I do believe that Teva can continue to grow its free cash flow, as I think there is room for improvement in the company's manufacturing and sales processes. That said, companies like Merck, Pfizer and Sanofi seem to offer almost as much upside (if not more) as Teva, and a lot of the execution risk is behind them. So while I am basically bullish on Teva at these prices, it's not my best or favorite idea in drugs or healthcare today.

At the time of writing, Stephen D. Simpson did not own any shares in any company mentioned in this article.

Related Articles
  1. Stock Analysis

    3 Stocks that Are Top Bets for Retirement

    These three stocks are resilient, fundamentally sound and also pay generous dividends.
  2. Investing News

    Are Stocks Cheap Now? Nope. And Here's Why

    Are stocks cheap right now? Be wary of those who are telling you what you want to hear. Here's why.
  3. Investing News

    4 Value Stocks Worth Your Immediate Attention

    Here are four stocks that offer good value and will likely outperform the majority of stocks throughout the broader market over the next several years.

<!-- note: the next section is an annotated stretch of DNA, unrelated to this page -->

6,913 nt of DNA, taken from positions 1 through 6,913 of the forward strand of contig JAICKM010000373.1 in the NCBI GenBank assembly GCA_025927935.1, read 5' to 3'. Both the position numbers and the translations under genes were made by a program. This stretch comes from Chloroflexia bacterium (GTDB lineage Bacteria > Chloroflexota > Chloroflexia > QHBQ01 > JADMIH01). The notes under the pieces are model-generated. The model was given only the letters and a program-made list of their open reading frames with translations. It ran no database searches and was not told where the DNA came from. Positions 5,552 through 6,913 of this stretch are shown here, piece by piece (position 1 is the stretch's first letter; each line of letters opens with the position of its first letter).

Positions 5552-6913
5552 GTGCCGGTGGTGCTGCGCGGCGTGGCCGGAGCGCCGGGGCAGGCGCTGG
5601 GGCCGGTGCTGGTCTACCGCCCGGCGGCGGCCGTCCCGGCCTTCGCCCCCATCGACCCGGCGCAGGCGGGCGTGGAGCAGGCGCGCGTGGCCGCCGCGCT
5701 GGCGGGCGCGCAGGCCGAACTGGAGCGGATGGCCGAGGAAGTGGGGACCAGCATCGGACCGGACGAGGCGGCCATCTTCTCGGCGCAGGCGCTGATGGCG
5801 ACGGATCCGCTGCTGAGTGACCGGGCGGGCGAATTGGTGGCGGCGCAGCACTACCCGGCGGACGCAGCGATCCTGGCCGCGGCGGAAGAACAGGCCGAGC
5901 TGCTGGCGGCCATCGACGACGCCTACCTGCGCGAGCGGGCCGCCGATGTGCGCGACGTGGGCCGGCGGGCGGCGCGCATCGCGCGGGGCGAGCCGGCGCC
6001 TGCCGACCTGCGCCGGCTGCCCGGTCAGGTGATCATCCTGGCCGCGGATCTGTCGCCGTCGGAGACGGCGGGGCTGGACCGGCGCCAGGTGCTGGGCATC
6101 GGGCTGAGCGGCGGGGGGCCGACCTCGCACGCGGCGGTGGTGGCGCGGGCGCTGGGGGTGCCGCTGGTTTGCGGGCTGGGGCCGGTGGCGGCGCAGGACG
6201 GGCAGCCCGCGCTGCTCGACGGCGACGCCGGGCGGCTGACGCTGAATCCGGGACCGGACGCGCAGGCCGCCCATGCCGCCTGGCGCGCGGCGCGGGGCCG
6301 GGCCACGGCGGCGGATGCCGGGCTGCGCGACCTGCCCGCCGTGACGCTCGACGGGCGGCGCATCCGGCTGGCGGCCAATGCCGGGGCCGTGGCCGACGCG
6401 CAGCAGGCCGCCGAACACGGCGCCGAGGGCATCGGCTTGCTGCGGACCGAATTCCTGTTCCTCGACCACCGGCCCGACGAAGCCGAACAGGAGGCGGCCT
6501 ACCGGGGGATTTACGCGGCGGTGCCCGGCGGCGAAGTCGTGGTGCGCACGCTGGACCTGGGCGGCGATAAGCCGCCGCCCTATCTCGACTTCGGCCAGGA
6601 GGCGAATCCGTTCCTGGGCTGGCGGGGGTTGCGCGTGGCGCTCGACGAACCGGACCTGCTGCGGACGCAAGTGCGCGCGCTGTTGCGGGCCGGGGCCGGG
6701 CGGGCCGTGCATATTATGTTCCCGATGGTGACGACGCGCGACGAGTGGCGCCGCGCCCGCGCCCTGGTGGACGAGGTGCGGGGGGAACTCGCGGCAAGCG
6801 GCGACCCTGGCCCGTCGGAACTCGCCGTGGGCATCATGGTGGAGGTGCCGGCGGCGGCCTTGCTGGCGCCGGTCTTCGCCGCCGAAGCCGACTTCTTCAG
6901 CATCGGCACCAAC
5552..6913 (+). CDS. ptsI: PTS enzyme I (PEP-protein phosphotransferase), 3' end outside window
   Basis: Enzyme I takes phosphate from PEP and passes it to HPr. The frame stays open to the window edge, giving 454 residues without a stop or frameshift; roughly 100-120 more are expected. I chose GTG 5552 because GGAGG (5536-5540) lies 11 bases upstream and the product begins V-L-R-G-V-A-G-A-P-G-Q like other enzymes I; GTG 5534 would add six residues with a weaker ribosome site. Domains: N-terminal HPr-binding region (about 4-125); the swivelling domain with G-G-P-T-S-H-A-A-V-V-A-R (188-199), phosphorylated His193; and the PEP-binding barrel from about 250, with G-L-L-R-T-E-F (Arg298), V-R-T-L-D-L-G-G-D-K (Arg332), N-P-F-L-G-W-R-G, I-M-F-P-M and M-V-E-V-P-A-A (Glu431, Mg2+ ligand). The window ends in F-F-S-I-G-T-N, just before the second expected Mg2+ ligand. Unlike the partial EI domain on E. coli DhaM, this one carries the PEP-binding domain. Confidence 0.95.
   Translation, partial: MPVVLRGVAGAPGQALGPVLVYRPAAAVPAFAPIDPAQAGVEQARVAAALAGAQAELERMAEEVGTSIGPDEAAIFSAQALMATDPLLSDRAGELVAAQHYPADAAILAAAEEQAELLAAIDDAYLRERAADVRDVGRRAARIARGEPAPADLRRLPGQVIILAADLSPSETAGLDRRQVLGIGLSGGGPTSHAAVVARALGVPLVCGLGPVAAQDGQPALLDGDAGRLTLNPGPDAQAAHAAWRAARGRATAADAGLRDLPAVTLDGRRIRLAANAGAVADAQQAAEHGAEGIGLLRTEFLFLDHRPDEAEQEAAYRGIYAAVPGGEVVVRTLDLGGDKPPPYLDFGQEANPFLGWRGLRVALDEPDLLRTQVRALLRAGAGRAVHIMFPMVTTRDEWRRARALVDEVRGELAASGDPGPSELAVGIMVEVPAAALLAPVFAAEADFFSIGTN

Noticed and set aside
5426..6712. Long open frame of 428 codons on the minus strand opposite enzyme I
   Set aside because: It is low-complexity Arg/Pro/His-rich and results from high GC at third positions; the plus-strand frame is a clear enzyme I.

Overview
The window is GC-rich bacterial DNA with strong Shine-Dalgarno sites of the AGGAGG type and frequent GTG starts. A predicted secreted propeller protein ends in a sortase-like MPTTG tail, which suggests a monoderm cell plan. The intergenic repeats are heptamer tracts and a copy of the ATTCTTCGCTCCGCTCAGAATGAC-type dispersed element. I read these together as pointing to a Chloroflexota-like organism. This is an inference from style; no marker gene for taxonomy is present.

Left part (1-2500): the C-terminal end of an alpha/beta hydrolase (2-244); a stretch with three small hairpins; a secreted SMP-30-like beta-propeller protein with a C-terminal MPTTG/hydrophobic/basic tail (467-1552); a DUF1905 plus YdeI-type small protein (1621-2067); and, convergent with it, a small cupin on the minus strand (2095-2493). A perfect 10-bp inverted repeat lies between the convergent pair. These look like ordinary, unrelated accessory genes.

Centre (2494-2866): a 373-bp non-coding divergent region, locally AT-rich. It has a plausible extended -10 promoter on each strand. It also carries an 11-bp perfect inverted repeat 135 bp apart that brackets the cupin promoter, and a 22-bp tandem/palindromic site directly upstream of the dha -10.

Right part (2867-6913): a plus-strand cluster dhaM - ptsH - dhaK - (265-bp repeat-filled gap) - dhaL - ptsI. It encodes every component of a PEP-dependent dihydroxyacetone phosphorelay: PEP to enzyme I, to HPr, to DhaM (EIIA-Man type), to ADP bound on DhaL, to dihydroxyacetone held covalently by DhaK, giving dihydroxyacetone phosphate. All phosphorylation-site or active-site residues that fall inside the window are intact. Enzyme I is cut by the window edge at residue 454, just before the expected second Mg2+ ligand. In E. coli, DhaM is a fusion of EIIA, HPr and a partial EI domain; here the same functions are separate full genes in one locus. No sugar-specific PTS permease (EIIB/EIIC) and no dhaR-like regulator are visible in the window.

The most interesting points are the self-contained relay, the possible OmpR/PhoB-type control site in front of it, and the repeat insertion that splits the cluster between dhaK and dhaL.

4. Investing News

    These 3 High-Quality Stocks Are Dividend Royalty

    Here are three resilient, dividend-paying companies that may mitigate some worry in an uncertain investing environment.
  5. Stock Analysis

    An Auto Stock Alternative to Ford and GM

    If you're not sure where Ford and General Motors are going, you might want to look at this auto investment option instead.
  6. Mutual Funds & ETFs

    The 4 Best Buy-and-Hold ETFs

    Explore detailed analyses of the top buy-and-hold exchange traded funds, and learn about their characteristics, statistics and suitability.
  7. Mutual Funds & ETFs

    What Exactly Are Arbitrage Mutual Funds?

    Learn about arbitrage funds and how this type of investment generates profits by taking advantage of price differentials between the cash and futures markets.
  8. Investing News

    Ferrari’s IPO: Ready to Roll or Poor Timing?

    Will Ferrari's shares move fast off the line only to sputter later?
  9. Stock Analysis